On Saturday 27th October 2018, Nikki Mailer from Outside the Frame Arts organised a workshop with Camille Barton, an artist, researcher and the founding director of the Collective Liberation Project. See her website HERE. Workshop title: MOVEMENT WORKSHOP WITH CAMILLE BARTON: “TRANSFORMING OPPRESSION AT THE ROOT” Exploring racism, sexism and intersectionality. (for womxn: cis women, trans women and non binary people). The workshop brought together 25 womxn from many backgrounds and ethnicities. All coming together with the shared vision of challenging oppression and in particular racism, as well as a love of dancing. Nikki Mailer from Outside the Frame Arts spoke with Saria Khalifa who is a Muslim, Black, migrant woman, about her experiences of the workshop. Saria Khalifa: “My understanding is that there was a strong need for this workshop as many womxn of the Global Majority (Women Of Colour) felt isolated in spaces that claimed to be inclusive and spiritual. There was a desire for those experiences to be shared and recognised and to examine where there can be alternative space for inclusive spirituality/movement practice. The workshop felt like a chance to bring to the surface a lot of things people had been thinking and feeling. I personally found it useful as a lot of the time I think; it’s just me that feels this way. It was powerful to not be the only Person of Colour in the room and that felt like a welcome change from every single other predominately white space I enter. I looked around and I felt how lucky I am that I have this vast rich history. I felt this primarily through the music Camille played when we danced; there was numerous songs that I felt linked to several of my identities or that spoke to me.  When I have been in other movement spaces I so often feel my history is abbreviated or truncated in some way; that it gets reduced to a 3 minute song in a 3 hour dance workshop. Also, where people are from and their skin colour matters, however I feel what can be as important, if not more important, is a person’s understanding of power and privilege and their attitude towards dismantling systems of oppression. There was a lot of white womxn there who showed up and were willing to do work and to examine the systems we live in – being in a space with those womxn was powerful and healing. Camille brought an embodiment of compassionately striving for change. I felt she lived in the space where social justice and mindfulness/spirituality meet. The challenge I have found with many spiritual spaces, in the UK, is that they do not fully examine the relationships and power dynamics within that space, which often can replicate oppression in the external world. I think this makes those spaces challenging for people from the Global Majority (People of Colour) to be in. In addition, Camille discussed and examined the use of spiritualty to provide healing as well as a tool to build resilience in order to continue activism and change the world. Mindfulness can be used as a way to build those reserves. I also like that Camille encouraged and discussed the necessity of feminine ways of collaborating in opposition to capitalism and patriarchy; it encouraged the dismantling of systems as opposed to womxn trying to play stereotypical masculine roles in aggressive ways which can replicate oppressions. The workshop was a metaphor for what was possible. There were moments where we spoke one on one and brought our history and heritage and experiences of oppression and privileges. It was a catalyst and clearly showed a need and interest in this type of work.”  Moving Forward “After the workshop I am keen for there to be more; more spaces where there is a more of a balance of womxn from all over the world. More open, honest, frank discussions about racism and oppression; and the toll that takes on womxn from the Global Majority. More examinations of spiritual spaces and the questions being asked about how we can make this space truly inclusive, healing and radical for everyone. More, dare I say it, spaces where there is more than one or two token women of the Global Majority, where we are able to fully celebrate in our colour, history and heritage. It is not going to be an easy or quick change. It’s going to take lots of difficult, uncomfortable and regular conversations. It’s going to take radical honesty, being able to actively listen, and more importantly than that it is going to take action. There is a lot of great resources out there to enable people to understand race dynamics more; this understanding will go a long way to creating more inclusive spaces. It’s going to take courage to look around the spiritual spaces we enter, and in particular white people to ask ‘who isn’t in this room, why and what can I do to change that?”   Here are some resources from Camille Barton Anti-racism organisations with Educational Resources Books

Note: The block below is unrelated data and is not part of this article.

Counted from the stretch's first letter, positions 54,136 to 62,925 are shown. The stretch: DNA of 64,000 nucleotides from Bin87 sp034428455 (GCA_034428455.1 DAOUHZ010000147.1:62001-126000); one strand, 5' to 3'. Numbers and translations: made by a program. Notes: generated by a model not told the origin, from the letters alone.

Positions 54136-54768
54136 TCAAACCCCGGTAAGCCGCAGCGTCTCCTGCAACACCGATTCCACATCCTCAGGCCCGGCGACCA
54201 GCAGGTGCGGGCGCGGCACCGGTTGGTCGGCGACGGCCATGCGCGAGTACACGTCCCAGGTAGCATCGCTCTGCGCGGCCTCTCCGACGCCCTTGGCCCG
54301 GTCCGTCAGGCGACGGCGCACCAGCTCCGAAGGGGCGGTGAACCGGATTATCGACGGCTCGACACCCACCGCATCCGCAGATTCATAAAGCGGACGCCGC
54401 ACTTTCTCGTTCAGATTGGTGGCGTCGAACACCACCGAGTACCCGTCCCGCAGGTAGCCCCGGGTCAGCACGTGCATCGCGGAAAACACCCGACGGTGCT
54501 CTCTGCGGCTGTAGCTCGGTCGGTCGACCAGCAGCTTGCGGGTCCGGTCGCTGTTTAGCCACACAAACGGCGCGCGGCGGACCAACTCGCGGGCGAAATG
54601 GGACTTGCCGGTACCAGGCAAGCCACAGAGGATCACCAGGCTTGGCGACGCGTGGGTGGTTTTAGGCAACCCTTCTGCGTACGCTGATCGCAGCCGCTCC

• Reni Eddo-Lodge, ‘Why I’m No Longer Talking to White People About Race’
  • Akala, ‘Natives’
  • Robin D’Angelo, ‘White Fragility’
  • Owens, Angel Kyodo Williams, ‘Radical Dharma’
  • Michelle Alexander, ‘The New Jim Crow’
  • Rae Johnson, ‘Embodied Social Justice’
  • Mike Davis, ‘Late Victorian Holocausts: El Nino Famines and the making of the Third World’
  • John Newsinger, ‘The Blood Never Dried: A People’s History of the British Empire’
  • David Olusooga, ‘Black and British: A Forgotten History’
  • Paul Kivel, ‘Uprooting Racism’
  • Nell Irvin Painter, ‘The History of White People’
  • Noel Ignatiev, ‘How the Irish became White’
  • Dr Joy DeGruy, ‘Post Traumatic Slave Syndrome’ * (She has lectures on Youtube)
  • Ta-Nehisi Coates, ‘Between the World and Me’
PDFs Documentary/ Film
  • Black and British: A Forgotten History *BBC iPlayer*
  • The Hard Stop (2015)
  • The 13th(2016)
  • The House I Live In (2012)
  • The Colour of Fear (1994)
Training & Consultancy: The Collective Liberation Project / Collective Liberation